The time limit within which a claim for wrongful termination can be filed in Los Angeles is primarily determined by the particular type of legal claim being pursued. It is essential to be aware of the deadline for filing your claim, but only an experienced employment lawyer can provide you with accurate information. Below are several typical legal claims related to employment in California.

  • Breach Of Implied Contract

Were you in a situation where there was an implied employment agreement with your previous employer according to Cal. Civ. Code § 1621? Did your employer violate that implied contract by terminating your employment? If so, you should be aware that there is a restricted period within which you can file a wrongful termination claim.

  • Violation Of Public Policy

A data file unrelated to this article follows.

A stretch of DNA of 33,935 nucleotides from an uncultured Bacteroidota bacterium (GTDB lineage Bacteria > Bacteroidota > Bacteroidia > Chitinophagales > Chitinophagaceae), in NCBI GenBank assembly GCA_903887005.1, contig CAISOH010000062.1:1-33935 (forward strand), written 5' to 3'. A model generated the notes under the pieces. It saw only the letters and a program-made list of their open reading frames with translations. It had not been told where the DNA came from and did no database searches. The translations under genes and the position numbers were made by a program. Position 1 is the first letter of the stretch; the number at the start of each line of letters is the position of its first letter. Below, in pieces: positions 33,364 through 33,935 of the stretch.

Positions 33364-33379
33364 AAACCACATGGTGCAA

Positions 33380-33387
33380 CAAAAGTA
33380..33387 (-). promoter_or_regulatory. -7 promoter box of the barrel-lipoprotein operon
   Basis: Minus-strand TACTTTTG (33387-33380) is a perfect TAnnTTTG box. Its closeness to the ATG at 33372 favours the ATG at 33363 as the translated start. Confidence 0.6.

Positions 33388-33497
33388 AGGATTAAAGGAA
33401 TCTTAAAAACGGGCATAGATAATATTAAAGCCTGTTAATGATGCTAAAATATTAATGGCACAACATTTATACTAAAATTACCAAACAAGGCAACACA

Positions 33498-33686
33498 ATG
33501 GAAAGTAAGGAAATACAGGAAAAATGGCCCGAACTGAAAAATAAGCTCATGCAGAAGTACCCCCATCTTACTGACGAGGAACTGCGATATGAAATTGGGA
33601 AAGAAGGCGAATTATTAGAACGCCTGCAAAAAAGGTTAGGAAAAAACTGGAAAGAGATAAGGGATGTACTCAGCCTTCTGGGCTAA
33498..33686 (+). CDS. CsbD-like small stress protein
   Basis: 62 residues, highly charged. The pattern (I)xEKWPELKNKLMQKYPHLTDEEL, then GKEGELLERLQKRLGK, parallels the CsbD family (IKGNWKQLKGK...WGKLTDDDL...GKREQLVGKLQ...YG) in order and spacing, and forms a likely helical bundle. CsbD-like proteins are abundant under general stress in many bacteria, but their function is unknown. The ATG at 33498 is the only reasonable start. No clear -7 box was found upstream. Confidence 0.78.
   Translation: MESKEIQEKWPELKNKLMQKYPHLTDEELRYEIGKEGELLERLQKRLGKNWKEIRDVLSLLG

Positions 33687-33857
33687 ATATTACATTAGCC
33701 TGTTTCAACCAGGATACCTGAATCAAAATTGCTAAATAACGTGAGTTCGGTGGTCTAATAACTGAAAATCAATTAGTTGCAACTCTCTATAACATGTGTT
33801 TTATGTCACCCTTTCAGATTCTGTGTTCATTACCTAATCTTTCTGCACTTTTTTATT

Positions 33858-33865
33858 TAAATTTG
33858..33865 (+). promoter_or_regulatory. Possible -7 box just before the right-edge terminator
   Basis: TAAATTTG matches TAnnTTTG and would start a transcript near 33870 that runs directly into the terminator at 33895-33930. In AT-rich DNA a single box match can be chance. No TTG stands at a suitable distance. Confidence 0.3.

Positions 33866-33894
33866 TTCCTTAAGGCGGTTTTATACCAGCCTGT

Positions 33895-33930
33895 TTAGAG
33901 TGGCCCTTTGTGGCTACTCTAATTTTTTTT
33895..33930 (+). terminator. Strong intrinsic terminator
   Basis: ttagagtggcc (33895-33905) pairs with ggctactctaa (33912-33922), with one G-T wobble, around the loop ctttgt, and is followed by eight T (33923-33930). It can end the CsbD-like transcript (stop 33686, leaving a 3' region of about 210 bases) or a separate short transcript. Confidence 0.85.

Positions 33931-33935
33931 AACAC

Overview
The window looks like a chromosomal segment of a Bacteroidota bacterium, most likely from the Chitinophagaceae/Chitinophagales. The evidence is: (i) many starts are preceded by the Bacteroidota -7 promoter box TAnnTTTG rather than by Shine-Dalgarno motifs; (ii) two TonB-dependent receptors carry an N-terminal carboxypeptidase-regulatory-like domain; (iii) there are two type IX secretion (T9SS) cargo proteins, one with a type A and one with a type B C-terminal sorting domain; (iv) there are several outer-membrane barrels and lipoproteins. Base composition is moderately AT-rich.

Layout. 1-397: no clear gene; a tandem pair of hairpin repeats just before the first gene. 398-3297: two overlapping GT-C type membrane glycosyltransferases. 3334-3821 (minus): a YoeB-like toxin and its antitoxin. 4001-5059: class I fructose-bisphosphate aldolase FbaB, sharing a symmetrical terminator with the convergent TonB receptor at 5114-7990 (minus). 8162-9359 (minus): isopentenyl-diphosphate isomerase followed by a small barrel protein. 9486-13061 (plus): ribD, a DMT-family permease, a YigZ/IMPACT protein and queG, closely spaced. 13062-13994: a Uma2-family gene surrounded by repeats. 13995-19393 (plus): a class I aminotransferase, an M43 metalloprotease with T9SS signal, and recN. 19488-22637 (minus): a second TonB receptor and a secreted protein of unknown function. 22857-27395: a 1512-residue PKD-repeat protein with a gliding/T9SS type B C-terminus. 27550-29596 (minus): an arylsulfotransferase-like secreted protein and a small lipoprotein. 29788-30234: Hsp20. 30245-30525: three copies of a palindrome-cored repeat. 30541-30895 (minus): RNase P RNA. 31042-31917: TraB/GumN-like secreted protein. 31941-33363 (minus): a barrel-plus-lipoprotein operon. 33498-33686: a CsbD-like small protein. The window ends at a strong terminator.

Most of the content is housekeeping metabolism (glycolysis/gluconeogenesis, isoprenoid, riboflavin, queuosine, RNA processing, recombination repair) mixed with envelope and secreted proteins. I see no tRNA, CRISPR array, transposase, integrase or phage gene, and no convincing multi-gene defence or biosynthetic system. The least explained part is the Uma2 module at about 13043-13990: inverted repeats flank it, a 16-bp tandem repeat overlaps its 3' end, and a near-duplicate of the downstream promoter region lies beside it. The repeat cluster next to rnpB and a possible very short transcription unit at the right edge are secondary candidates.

In California, you could have a basis for filing a wrongful termination claim if you were terminated for a violation of public policy. However, such claims based on public policy can be complex. Essentially, these claims assert that California state law safeguards employees from being fired for certain reasons. For instance, if an employee in Los Angeles was dismissed for refusing to engage in an illegal act, they might have a wrongful termination claim grounded on public policy.

  • FEHA Retaliation

FEHA is a California state law that safeguards employees from a variety of discriminatory practices. If an employee was dismissed or laid off in breach of FEHA due to discriminatory motives, they have the option to file a wrongful termination claim. FEHA provides protection against retaliation for many employees in California. If you were terminated for taking part in a safeguarded activity, such as reporting discrimination or sexual harassment, you have the right to pursue a wrongful termination claim.